Gil Mansergh’s Cinema Toast
New Releases For the Week of 9/30/16
Miss Peregrine’s Home For Peculiar Children (PG-13)
Starring: Eva Green, Asa Butterfield, Ella Purnell, Alison Janney, Terrence Stamp, Rupert Everett, Judi Dench, Samuel L. Jackson
Directed By: Tim Burton
An old, crumbling building on a mysterious island once was the site of Miss Peregrine’s Home For Peculiar Children. As 16-year-old Jacob explores the ruins, he discovers the supposedly long-dead residents not only possessed supernatural powers, but are still “alive” in a parallel time-warp. Of course not all superheroes can run faster than a speeding bullet, leap buildings in a single bound, and bend steel with their bare hands. Some, like the time-frozen children in this film have an extra mouth filled with sharp teeth on the backs of their heads, are immune to all poisons, can bring dead things back to life, see the future in their dreams, or be invisible all the time. The set-up in the first half is slow, but the last part is Tim Burton at his most Burtonesque.
3 pieces of the pay-off’s in the last half toast
Deepwater Horizon (NR)
Starring: Mark Wahlberg, Kurt Russell, John Malkovich, Dylan O’Brian, Gina Rodriguez, Kate Hudson
Directed By: Peter Berg
We all remember the news stories about the flaming oil derrick in the Gulf of Mexico, and the oil-soaked beaches and wildlife in the aftermath, but this film takes us up-close-and-personal with the men and women caught up in the immediacy of the deadly explosion—instantaneous decisions that created heroes “just doin’ my job.” Shot like a disaster film, we are introduced to the characters (dedicated father, husband and chief electronics tech, seasoned, unflappable crew chief, penny-pinching corporate executive, etc) and told about the “tremendous pressures” contained by us puny humans before the explosion takes place. The accident itself is a special effects tour-de-force, the terrors of being trapped on a blazing, melting metal platform in the middle of an ocean, and the seemingly impossible rescues will have you sitting on the edge of your seat and biting your nails at the same time.
3 pieces of a “classic disaster movie” based on a real disaster toast
Queen of Katwe’ (NR)
Starring: Lupita Nyong’o, David Oyelowo, Madina Nalwanga
Director: Mira Nair
Teen-aged Phiona and her brother sell maize (corn) on the streets of Katwe, Uganda and seems destined to remain in poverty until she learns how to play chess—and win. Mentored by a local teacher, the girl’s skill astounds everyone who sees her play. It’s a long way from homelessness in a rural community infected with lawless motorcycle-riding thugs searching for their latest girl to “conquer” and the staid, subdued formality of international chess matches. Director Mira Nair shines at drawing astounding performances from the youngsters in this uplifting and entertaining film.
3 pieces of check and checkmate toast
Author: The J.T. LeRoy Story (NR)
Starring: Winona Ryder, Courtney Love, Terry Gross, Bruce Benderson, Laura Albert
Director: Jeff Feurzig
Don’t believe everything you read (or hear). Ten years ago, an expose in the New York Times revealed that the boy who wrote celebrated novels and short stories about his troubled life as a drug-addicted street hustler didn’t really exist. The articles were, in fact, written by a 40-something phone-sex worker in San Francisco named Lura Albert who conducted phone interviews in the lad’s voice, and hired her boyfriend’s sister to play J.T. LeRoy in public. When the truth was revealed, reactions to the so-called “hoax” immediately ratcheted up into overkill mode. Jeff Feurzig’s documentary includes interviews with some of the celebrities who were “duped” while providing Laura Albert a second chance at “fame.”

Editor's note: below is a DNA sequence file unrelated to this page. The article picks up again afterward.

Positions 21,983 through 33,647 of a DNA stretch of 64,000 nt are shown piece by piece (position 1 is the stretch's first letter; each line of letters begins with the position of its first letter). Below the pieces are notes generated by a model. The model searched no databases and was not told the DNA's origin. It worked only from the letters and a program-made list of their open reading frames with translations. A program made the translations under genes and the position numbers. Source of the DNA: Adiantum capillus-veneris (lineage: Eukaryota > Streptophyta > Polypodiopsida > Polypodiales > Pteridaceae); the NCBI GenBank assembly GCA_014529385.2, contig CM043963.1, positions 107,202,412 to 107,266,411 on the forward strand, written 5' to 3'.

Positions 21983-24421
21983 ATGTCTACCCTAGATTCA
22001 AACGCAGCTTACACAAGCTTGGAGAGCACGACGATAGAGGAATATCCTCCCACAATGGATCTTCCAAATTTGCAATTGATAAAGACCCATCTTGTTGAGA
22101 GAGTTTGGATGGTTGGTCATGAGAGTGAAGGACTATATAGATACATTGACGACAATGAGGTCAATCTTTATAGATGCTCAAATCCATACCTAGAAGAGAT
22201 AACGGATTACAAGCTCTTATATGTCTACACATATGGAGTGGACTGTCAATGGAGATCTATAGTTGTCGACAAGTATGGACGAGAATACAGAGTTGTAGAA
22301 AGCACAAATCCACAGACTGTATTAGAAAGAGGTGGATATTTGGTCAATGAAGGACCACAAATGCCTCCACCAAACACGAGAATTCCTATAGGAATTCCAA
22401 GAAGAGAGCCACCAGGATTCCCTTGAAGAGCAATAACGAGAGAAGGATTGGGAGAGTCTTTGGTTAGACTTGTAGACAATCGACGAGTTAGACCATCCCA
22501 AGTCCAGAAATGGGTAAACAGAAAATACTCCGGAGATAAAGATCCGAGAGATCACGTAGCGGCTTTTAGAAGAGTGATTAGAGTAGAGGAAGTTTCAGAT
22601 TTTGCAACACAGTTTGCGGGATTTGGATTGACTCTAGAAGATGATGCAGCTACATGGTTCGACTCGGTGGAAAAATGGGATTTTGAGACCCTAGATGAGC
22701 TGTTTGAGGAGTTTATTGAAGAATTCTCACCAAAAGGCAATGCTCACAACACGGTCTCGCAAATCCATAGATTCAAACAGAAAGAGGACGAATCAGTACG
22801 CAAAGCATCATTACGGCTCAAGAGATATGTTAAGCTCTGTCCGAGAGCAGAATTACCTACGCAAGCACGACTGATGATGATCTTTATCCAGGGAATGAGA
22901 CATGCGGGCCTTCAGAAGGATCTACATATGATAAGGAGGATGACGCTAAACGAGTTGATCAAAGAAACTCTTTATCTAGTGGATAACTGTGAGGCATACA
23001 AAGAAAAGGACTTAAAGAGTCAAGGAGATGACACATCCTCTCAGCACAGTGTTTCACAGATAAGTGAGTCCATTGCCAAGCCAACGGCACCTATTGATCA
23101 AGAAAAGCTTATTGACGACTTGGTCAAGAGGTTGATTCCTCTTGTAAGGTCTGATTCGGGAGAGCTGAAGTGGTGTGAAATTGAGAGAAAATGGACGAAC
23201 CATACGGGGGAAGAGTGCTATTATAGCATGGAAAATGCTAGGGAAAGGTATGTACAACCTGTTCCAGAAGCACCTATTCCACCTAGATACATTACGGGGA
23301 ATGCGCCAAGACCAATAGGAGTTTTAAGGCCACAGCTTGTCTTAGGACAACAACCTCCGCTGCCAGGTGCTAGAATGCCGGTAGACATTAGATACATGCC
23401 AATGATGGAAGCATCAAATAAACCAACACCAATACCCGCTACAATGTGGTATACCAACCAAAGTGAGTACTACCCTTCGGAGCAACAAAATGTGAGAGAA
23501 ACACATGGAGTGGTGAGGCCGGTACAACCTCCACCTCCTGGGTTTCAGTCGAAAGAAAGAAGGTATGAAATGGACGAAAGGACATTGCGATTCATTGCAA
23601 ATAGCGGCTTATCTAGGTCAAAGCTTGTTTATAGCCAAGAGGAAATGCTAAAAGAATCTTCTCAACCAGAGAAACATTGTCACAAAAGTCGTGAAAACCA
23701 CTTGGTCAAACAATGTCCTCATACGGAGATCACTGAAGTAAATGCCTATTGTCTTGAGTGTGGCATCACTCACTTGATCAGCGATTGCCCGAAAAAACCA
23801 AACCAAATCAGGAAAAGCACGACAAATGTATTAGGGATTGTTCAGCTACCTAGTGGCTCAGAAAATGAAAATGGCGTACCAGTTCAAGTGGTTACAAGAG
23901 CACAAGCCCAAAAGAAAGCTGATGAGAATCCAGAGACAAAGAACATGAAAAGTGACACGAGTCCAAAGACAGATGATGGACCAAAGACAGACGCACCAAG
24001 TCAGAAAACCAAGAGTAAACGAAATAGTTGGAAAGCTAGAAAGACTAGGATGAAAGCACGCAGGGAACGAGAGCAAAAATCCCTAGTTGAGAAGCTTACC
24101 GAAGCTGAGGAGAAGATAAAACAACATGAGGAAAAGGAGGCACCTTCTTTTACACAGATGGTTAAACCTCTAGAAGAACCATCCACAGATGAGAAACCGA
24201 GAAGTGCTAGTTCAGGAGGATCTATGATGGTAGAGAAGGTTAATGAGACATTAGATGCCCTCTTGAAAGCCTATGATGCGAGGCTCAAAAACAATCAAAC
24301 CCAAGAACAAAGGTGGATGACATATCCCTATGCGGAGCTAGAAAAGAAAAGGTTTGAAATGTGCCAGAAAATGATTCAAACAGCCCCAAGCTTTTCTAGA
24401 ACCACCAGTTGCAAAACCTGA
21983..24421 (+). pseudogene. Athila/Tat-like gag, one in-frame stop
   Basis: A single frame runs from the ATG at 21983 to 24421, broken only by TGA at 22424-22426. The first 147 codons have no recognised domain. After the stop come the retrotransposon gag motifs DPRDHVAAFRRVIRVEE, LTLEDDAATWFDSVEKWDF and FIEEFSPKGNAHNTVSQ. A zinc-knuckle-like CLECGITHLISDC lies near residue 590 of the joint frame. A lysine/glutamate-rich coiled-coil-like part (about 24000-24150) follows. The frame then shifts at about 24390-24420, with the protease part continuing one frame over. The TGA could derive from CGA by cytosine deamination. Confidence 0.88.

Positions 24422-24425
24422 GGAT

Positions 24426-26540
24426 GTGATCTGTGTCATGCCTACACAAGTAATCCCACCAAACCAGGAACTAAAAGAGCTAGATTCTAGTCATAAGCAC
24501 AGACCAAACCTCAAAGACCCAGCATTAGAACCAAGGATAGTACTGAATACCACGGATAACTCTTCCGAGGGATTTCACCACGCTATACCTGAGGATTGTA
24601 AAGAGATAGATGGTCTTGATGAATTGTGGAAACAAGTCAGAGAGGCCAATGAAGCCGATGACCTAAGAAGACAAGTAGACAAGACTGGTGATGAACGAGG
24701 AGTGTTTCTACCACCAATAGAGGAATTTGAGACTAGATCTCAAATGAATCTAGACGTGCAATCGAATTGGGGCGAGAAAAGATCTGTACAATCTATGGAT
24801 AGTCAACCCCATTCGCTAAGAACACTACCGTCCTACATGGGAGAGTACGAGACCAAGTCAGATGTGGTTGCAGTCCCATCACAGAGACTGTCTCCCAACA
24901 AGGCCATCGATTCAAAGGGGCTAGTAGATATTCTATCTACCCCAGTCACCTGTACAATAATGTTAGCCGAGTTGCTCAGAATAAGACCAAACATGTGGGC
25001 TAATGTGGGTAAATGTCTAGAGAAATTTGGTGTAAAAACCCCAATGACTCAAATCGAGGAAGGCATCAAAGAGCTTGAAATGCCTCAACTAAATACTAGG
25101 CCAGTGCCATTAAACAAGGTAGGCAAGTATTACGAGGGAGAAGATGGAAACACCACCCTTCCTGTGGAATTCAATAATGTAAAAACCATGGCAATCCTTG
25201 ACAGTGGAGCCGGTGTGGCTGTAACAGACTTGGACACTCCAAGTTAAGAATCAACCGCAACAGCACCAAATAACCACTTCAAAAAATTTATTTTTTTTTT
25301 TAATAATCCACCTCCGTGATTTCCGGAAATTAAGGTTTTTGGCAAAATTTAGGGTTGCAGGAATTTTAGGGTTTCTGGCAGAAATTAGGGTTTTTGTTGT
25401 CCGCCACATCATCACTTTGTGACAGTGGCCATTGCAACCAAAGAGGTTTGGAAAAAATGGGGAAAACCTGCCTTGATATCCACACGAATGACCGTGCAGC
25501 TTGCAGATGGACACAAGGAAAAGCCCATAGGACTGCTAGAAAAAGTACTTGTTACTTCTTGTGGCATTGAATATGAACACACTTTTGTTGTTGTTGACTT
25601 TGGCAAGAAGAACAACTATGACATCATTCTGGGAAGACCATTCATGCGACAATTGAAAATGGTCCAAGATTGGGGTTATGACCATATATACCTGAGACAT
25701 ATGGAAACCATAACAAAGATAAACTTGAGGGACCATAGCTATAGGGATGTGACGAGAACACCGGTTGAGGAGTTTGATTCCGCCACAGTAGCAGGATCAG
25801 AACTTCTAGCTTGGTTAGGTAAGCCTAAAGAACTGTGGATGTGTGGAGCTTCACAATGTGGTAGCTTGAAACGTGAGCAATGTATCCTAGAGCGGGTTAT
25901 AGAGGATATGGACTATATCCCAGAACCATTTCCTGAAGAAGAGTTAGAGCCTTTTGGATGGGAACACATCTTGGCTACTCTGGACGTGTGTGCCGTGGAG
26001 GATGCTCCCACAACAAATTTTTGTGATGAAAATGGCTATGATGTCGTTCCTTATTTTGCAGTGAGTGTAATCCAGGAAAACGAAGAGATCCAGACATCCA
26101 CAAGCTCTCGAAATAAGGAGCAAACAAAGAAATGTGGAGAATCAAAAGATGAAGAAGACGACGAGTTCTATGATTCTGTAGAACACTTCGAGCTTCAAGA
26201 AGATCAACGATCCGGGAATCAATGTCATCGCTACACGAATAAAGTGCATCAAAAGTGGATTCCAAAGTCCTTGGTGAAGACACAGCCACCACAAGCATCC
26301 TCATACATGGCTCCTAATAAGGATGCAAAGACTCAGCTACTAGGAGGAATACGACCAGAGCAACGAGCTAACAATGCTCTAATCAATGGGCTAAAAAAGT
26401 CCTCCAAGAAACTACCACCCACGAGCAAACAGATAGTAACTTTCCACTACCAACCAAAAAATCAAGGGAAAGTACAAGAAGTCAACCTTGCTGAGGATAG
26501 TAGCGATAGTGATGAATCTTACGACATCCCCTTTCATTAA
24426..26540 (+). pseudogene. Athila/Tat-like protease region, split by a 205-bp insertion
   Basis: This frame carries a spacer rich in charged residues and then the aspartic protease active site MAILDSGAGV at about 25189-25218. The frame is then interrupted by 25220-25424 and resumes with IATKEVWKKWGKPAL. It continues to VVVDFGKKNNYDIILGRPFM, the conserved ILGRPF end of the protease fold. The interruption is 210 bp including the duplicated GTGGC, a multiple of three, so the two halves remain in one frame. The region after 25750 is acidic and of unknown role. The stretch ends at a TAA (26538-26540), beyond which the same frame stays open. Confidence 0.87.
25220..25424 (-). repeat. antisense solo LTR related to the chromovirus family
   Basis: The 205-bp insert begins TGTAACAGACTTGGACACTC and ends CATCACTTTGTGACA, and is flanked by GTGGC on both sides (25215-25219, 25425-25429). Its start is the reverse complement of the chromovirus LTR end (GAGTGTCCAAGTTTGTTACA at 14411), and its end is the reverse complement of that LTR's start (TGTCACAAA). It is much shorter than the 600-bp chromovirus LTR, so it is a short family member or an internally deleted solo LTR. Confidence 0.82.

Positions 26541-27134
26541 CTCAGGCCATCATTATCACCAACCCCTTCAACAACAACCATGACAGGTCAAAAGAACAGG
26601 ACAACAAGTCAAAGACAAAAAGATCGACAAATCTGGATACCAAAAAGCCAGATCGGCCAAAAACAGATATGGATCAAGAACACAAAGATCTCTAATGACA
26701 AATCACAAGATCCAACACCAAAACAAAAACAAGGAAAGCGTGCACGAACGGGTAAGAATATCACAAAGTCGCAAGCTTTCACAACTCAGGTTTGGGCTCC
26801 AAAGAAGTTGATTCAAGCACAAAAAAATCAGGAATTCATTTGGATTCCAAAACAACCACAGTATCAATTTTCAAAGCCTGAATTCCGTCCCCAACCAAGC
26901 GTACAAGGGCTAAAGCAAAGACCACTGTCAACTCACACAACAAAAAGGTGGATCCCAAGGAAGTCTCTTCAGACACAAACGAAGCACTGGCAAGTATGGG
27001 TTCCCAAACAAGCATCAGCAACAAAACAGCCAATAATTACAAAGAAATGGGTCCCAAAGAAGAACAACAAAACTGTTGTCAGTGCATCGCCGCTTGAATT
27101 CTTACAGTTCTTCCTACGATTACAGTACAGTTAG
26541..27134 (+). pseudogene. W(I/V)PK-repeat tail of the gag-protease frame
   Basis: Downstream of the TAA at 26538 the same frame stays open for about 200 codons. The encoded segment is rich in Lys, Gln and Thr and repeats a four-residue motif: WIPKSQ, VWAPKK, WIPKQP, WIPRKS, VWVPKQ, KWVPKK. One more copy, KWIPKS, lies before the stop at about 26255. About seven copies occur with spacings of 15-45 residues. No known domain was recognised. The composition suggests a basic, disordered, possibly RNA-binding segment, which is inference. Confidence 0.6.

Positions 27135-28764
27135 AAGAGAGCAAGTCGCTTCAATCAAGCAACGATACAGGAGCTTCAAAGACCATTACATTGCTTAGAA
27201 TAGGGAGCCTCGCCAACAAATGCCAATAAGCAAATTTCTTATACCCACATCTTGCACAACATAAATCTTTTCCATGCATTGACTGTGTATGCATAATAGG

2 pieces of hoaxes are odd ducks toast
Starring: Zach Galafanikis, Jason Sudeikis, Kristen Wiig, Kate McKinnon, Owen Wilson, Leslie Jones
Director: Jared Hess
A minimum-wage armored-truck driver hauls sacks of money each day until his sorta girlfriend co-worker hatches a plan involving her inept friends and relatives: “Lets steal the money.” The driver manages to acquire $17 million and unwisely hands it over to the gang for “safe-keeping” before he hides out in Mexico. Lavish spending quickly draws the attention of those who want to know, and the driver becomes the target for cops and a gangland hit-man as he dons one frightful wig after another to keep his identity secret while creating improbable schemes to get even with the gang. I had the feeling that all the “stars” involved threw their “great ideas” at a director who wasn’t strong enough to say “No.”
2 pieces of too many “cooks” involved toast
The Dressmaker (R)
Starring: Kate Winslet, Judy Davis, Hugo Heaving, Liam Hemsworth, Kerry Fox
Director: Jocelyn Morehouse
A woman who learned her dressmaking skills in the world of Parisian high fashion returns to the dusty hometown where her neighbors are still convinced she had “something to do” with the death of the rich, teen-aged boy who bullied her. She quickly elevates the town’s fashion sense, while setting tongues wagging again about the “unseemly” relationship with the hunky guy in the trailer, and the skeletons uncovered by the local police sergeant. Played at first as a dark comedy, the film devolves into violence and leaves a sour taste.
1 and 1/2 pieces of starts well but ends badly toast